The first one at the JCC introduced a group of Jews already involved in Jewish community to a new style of practice they hadn’t experienced yet. Since the fall of the Soviet Union, cities in the former Soviet states which still have a Jewish population have been experiencing a Jewish cultural revival. This is true in particular for Odessa and Kiev here in Ukraine, the country which birthed Chasidism back in the 18th century. While this region was at one point a cultural hub for Judaism, in their revival they’re looking to the modern hubs (Israel and the U.S.) for guidance and help remembering and recovering their Jewish cultural traditions. Orthodox Rabbis are imported from Israel and the U.S. to lead the Orthodox congregations here. JDC brings fellows from the U.S. to help guide the cultural programming at the JCCs.

During dinner after a community Kabbalat Shabbat service I attended at the Hillel of Odessa, the person who facilitated it asked how it compared to services I attend in the U.S. I didn’t compare, but I explained to her that in the U.S. we have a new movement gaining a lot of traction, called Jewish Renewal. I described how it draws from the mystical and earth-based traditions of Judaism and brings services to life through beautifully soulful prayer songs. This peaked her interest and the interest of others at our table.

The conversation led to a plan being hashed out for me to lead an informal Kabbalat Shabbat service to give them a taste of what this Jewish Renewal movement is about. A few weeks later, the local JCC was hosting Odessa’s first Jewish Renewal style Kabbalat Shabbat. To note: I had previously only co-led one Shabbat service in my life, with friends in my home in Oakland. But being the only person in Odessa who was actively involved in, let alone knew anything about, the Jewish Renewal movement made me the resident expert. I emailed my mentor back in the Bay for help with resources, I borrowed a guitar, and got to preparing.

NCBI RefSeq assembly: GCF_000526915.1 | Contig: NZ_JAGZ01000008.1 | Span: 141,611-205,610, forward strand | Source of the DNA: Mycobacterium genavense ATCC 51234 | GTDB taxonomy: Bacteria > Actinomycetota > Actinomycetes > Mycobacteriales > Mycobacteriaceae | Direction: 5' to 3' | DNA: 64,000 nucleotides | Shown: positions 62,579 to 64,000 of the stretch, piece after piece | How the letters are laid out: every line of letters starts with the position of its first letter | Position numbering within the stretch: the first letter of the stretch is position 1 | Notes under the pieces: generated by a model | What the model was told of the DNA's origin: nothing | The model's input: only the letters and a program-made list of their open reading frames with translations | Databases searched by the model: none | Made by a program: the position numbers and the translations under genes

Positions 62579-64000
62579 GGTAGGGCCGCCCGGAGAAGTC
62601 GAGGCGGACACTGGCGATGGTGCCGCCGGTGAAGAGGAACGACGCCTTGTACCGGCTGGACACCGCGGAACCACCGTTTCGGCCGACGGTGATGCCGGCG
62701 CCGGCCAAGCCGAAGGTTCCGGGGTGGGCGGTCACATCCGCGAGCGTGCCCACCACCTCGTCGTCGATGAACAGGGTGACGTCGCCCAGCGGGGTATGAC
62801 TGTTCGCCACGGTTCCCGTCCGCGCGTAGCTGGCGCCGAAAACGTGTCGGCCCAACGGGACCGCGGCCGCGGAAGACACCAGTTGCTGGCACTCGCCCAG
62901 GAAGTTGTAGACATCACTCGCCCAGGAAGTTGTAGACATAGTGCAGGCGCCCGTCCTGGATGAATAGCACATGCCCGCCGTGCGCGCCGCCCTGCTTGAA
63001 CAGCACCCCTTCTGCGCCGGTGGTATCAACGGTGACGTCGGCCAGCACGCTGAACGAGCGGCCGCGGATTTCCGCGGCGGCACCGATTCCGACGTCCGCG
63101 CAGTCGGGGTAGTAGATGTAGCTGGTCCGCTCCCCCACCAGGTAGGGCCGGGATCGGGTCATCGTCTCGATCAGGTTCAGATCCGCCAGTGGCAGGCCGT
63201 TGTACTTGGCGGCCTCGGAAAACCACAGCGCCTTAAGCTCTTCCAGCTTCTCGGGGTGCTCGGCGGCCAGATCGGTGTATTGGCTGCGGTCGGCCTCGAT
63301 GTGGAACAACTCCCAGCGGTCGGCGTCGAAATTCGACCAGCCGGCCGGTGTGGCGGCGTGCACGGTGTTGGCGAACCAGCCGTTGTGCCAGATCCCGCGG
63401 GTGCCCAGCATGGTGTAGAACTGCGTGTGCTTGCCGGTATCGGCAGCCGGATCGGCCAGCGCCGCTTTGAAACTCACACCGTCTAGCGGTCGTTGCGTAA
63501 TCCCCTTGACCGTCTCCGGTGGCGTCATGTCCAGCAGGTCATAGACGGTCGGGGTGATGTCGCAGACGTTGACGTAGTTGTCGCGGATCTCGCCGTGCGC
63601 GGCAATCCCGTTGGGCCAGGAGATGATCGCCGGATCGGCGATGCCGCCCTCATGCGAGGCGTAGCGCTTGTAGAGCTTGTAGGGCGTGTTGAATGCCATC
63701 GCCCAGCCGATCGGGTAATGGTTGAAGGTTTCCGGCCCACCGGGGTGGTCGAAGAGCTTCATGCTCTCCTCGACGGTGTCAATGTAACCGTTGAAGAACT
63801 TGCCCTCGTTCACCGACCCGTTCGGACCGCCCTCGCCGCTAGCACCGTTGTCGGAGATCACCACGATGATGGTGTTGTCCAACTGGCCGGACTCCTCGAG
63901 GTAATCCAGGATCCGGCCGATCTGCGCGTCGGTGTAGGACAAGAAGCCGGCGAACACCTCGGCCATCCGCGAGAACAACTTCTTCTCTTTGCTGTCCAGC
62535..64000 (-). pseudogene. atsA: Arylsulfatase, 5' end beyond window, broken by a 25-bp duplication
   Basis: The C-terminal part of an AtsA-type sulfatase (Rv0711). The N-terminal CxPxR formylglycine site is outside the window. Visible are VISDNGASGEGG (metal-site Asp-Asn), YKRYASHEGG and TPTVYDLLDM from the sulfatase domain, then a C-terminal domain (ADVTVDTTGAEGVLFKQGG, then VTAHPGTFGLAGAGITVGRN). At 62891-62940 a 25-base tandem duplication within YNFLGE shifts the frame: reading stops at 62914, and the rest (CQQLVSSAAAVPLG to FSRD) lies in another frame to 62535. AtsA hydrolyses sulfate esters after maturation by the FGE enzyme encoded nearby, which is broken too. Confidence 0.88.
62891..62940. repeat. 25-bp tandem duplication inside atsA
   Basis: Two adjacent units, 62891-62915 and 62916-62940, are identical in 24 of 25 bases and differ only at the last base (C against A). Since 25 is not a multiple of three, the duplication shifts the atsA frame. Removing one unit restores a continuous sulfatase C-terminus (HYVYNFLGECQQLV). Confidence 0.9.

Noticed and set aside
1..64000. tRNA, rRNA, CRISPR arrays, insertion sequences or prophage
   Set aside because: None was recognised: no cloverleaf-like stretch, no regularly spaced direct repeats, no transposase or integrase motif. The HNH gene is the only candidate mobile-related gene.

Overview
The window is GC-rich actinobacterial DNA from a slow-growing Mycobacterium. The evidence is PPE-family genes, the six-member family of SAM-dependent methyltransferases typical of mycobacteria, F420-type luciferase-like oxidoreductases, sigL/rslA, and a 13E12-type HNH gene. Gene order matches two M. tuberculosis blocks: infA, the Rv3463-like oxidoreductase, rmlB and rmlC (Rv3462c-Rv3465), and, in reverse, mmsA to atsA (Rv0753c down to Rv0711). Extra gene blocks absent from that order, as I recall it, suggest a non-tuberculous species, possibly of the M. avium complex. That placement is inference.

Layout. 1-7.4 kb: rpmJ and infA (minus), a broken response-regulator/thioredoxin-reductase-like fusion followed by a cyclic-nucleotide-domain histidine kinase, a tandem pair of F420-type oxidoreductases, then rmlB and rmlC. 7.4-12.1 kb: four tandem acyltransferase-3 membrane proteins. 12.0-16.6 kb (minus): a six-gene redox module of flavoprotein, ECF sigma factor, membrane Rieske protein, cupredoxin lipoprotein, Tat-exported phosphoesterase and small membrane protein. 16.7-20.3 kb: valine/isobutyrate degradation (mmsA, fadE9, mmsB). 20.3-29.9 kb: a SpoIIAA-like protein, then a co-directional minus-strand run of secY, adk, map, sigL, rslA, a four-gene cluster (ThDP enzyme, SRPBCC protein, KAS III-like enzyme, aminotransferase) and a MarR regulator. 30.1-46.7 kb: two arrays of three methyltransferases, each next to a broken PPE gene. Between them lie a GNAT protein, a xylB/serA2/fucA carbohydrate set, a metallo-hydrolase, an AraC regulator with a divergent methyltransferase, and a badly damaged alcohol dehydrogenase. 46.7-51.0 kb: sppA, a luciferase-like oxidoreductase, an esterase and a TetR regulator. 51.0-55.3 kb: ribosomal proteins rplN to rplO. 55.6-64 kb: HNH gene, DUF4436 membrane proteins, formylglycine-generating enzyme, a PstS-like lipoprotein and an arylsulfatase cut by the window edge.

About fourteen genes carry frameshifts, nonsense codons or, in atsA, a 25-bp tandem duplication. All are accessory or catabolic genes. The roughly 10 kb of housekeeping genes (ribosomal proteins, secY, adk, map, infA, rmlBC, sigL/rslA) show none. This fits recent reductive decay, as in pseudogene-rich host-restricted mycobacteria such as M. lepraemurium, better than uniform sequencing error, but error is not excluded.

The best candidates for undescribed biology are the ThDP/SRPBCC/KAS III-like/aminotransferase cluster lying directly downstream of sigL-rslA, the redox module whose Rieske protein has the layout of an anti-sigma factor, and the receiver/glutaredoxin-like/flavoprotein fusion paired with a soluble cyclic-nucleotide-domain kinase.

The other two Kabbalat Shabbat gatherings were in apartments of friends from communities of artists, dancers, mystics, and the like, and introduced many to Shabbat for their first time. I’ve been meeting a lot of people here through different and overlapping communities. I found a Contact Improv Dance community and have been attending classes/jams and getting to know the people who frequent. I’ve been going to banya weekly with a group I connected with through some people in the dance community. I went to a mystical drum jam I found out about through someone in the group that goes to banya. I met a guy who runs an artist collective through one of the people I met at the drum jam.